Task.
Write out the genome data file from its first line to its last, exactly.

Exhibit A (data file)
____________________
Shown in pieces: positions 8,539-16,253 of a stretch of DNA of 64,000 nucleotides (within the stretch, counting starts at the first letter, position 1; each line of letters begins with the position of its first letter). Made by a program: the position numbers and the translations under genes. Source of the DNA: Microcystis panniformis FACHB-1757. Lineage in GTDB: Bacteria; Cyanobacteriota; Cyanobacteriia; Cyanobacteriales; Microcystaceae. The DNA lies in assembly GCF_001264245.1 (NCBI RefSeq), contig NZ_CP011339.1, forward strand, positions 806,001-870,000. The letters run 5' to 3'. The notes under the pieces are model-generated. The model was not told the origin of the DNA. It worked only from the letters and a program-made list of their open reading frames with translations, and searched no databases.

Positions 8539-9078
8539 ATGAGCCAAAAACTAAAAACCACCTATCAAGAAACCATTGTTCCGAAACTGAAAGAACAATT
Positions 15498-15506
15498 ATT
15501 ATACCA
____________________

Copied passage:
Shown in pieces: positions 8,539-16,253 of a stretch of DNA of 64,000 nucleotides (within the stretch, counting starts at the first letter, position 1; each line of letters begins with the position of its first letter). Made by a program: the position numbers and the translations under genes. Source of the DNA: Microcystis panniformis FACHB-1757. Lineage in GTDB: Bacteria; Cyanobacteriota; Cyanobacteriia; Cyanobacteriales; Microcystaceae. The DNA lies in assembly GCF_001264245.1 (NCBI RefSeq), contig NZ_CP011339.1, forward strand, positions 806,001-870,000. The letters run 5' to 3'. The notes under the pieces are model-generated. The model was not told the origin of the DNA. It worked only from the letters and a program-made list of their open reading frames with translations, and searched no databases.

Positions 8539-9078
8539 ATGAGCCAAAAACTAAAAACCACCTATCAAGAAACCATTGTTCCGAAACTGAAAGAACAATT
Positions 15498-15506
15498 ATT
15501 ATACCA